For Wallace Chan, it is not enough for jewellery to be beautiful. It must also be precious, innovative, a treasure bestowed to us from another world. Wallace Chan is truly revolutionary with the evidence lying in jewellery boxes of royalty, film stars and museums around the world.
Mumbai jeweller, Viren Bhagat, has been described as ‘The Indian Cartier’ with inspirations from the Belle Époque, Art Deco and the Mughal empire. Son of an artist, he also learned jewellery by his father’s side. The artistic mind is entrenched deep within him: he never takes commissions to protect his intellectual input. As a friend of JAR, Bhagat confesses he takes his advice: ‘Don’t listen to anyone else, ever’. He is right to say that: from the wealth of his imagination he brings us emerald lotus flowers and clusters of ruby berries amongst other confections. His designs have an opulence reminiscent of the days of the maharajas. The Hindu traditions of jewellery and the colours of India speak through Bhagat in his jewellery for the modern market, and his work is a beautiful conglomeration of East and West.
Borne from his childhood, Bhagat has a learned sensitivity to his materials. He believes that ‘All stones are inherently beautiful, charming and interesting, like people… but as with everything made by nature, there is beauty in them all somewhere.’ This reverence and understanding towards his materials, his designs and himself make Viren Bhagat a true enigmatic revolutionary.
From Turkish bazaars to metropolitan Dubai, Bıçakçı’s designs have gone far in the last 20 years. At first glance his creations appear like chunky, yet beautiful costume jewellery. However, on closer inspection, an exquisite fantasy world is revealed. Bıçakçı’s jewellery is a wearable fairy-tale, but this is not saccharine-sweet Disney; it is the dark world of the Brothers Grimm. His current collection features byzantine palaces trapped in crystal – we look into them like a captured vision into another world; a snake that entwines itself into an enchanted padlock; a diamond cuff, sealed with a sword.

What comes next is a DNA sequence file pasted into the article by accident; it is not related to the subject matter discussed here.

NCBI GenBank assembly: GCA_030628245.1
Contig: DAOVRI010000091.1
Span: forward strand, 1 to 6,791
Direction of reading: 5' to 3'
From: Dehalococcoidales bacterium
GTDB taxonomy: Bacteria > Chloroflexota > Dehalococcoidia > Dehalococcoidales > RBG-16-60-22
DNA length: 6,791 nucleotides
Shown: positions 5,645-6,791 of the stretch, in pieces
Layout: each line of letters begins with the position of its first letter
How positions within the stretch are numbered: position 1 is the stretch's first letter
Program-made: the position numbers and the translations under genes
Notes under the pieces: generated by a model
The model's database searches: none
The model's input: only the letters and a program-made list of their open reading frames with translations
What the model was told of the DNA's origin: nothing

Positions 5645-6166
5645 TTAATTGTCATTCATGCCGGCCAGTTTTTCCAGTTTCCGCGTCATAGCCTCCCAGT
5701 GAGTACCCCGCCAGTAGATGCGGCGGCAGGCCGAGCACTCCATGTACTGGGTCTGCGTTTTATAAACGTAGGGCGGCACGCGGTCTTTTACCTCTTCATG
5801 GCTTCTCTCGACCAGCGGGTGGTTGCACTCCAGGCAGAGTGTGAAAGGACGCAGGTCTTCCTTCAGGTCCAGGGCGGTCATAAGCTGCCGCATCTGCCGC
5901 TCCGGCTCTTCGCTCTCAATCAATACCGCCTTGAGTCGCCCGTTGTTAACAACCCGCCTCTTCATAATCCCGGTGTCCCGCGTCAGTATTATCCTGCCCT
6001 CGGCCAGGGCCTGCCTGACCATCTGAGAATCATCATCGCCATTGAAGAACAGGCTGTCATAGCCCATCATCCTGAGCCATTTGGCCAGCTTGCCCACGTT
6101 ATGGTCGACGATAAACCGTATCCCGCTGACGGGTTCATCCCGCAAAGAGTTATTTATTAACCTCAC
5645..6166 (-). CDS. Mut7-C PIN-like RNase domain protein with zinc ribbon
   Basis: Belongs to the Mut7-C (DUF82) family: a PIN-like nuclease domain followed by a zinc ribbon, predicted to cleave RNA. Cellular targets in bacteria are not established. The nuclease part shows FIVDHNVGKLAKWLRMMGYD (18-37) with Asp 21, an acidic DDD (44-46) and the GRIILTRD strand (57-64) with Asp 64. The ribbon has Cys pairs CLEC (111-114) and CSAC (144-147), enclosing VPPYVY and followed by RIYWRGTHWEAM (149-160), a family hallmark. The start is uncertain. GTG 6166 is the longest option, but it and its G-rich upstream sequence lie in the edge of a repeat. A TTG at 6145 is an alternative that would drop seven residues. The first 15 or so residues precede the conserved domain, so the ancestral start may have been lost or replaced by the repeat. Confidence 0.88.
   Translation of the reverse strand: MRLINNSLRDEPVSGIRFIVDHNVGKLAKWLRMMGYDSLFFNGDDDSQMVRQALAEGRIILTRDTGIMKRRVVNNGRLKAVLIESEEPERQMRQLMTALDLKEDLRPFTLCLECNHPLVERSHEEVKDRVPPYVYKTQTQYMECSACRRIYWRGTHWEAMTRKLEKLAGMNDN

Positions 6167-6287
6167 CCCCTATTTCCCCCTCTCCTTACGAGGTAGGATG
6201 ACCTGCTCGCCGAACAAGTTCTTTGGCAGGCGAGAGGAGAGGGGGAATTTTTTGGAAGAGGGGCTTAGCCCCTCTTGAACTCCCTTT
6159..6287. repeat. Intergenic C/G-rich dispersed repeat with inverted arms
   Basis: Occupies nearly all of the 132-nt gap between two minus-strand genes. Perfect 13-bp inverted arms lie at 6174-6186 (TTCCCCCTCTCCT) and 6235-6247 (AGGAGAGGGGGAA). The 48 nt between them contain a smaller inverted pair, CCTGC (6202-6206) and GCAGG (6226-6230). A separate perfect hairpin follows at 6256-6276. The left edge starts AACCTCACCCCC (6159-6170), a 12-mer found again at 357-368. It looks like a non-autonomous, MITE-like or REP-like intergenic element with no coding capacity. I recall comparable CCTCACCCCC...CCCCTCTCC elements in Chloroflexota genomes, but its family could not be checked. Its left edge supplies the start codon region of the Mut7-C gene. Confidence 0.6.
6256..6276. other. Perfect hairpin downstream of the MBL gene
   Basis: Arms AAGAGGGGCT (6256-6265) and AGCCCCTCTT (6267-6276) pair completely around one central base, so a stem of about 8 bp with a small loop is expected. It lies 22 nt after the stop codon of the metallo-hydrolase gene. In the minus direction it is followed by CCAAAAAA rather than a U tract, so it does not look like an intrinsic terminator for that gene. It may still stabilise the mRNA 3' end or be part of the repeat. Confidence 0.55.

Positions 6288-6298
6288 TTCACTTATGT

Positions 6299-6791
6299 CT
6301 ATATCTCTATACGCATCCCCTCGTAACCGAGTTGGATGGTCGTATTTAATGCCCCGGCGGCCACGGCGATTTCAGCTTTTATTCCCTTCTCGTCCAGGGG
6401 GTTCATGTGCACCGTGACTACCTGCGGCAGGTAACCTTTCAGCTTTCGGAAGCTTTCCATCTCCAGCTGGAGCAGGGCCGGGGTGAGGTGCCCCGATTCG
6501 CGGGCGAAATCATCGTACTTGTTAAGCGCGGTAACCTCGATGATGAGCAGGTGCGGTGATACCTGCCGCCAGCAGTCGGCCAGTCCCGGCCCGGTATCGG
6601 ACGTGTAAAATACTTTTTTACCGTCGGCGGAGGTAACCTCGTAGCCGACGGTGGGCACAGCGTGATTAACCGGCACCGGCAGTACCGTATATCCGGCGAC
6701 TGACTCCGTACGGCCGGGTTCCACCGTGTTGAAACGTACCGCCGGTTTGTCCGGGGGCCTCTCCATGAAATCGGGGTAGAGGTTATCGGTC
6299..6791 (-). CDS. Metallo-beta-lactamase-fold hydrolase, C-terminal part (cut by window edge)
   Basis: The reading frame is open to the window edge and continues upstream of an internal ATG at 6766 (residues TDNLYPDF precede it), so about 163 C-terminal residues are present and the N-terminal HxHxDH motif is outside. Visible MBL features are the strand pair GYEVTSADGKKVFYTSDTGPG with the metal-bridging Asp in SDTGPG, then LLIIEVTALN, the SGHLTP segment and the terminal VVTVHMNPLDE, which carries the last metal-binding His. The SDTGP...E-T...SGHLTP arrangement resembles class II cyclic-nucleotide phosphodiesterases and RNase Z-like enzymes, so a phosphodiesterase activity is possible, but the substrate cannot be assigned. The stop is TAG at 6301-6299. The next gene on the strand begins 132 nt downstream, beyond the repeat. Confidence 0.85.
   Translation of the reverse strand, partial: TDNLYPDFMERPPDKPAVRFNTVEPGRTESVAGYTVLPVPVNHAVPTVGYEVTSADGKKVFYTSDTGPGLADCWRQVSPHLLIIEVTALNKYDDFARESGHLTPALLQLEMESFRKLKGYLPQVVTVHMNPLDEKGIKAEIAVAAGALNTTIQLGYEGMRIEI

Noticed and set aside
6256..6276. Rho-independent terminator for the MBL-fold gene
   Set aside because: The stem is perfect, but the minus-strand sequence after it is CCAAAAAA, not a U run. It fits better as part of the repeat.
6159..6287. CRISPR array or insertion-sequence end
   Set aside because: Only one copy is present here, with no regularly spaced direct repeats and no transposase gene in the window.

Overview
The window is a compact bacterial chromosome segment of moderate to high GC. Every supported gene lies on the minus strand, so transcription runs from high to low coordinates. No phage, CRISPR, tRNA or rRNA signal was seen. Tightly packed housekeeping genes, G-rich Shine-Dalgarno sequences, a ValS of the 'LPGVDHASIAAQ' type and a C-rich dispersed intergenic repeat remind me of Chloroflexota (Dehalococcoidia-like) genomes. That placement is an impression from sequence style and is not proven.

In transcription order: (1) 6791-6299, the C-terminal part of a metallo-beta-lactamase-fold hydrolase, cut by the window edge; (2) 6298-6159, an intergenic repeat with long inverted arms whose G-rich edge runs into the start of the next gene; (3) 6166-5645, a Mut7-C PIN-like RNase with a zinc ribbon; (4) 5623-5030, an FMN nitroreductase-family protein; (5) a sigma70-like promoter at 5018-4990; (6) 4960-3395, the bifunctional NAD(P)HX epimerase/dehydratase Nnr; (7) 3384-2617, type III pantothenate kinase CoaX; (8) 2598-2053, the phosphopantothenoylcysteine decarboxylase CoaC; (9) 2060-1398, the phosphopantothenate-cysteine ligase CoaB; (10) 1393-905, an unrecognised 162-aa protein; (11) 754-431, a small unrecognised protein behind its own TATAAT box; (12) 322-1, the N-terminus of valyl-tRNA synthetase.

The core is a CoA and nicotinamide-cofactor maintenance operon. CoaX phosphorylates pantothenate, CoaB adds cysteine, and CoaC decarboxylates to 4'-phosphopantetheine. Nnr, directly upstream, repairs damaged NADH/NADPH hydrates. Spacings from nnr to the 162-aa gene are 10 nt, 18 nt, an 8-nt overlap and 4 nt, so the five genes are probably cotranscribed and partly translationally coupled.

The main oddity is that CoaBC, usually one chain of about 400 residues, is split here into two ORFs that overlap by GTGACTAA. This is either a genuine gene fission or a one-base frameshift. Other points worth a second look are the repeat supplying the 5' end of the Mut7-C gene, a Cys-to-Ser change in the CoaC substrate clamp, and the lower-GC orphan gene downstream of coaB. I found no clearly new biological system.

His jewellery techniques are still closely guarded secrets, however, and much of his encapsulated works feature a reverse stone-carving technique called intaglio, allowing buildings and birds to be enrobed in solidified mists. His shops, like his jewellery, are part-art deco theatre, part-moorish palace. Everything about his work is special; each piece is handcrafted and perfect, including his micro-mosaics, painstakingly placed over several months. Some have said metal work is in his blood; even his surname, Bıçakçı, means ‘blade-maker’. Although his bloodline has diversified, the precision and skilfulness in his work is still more than evident.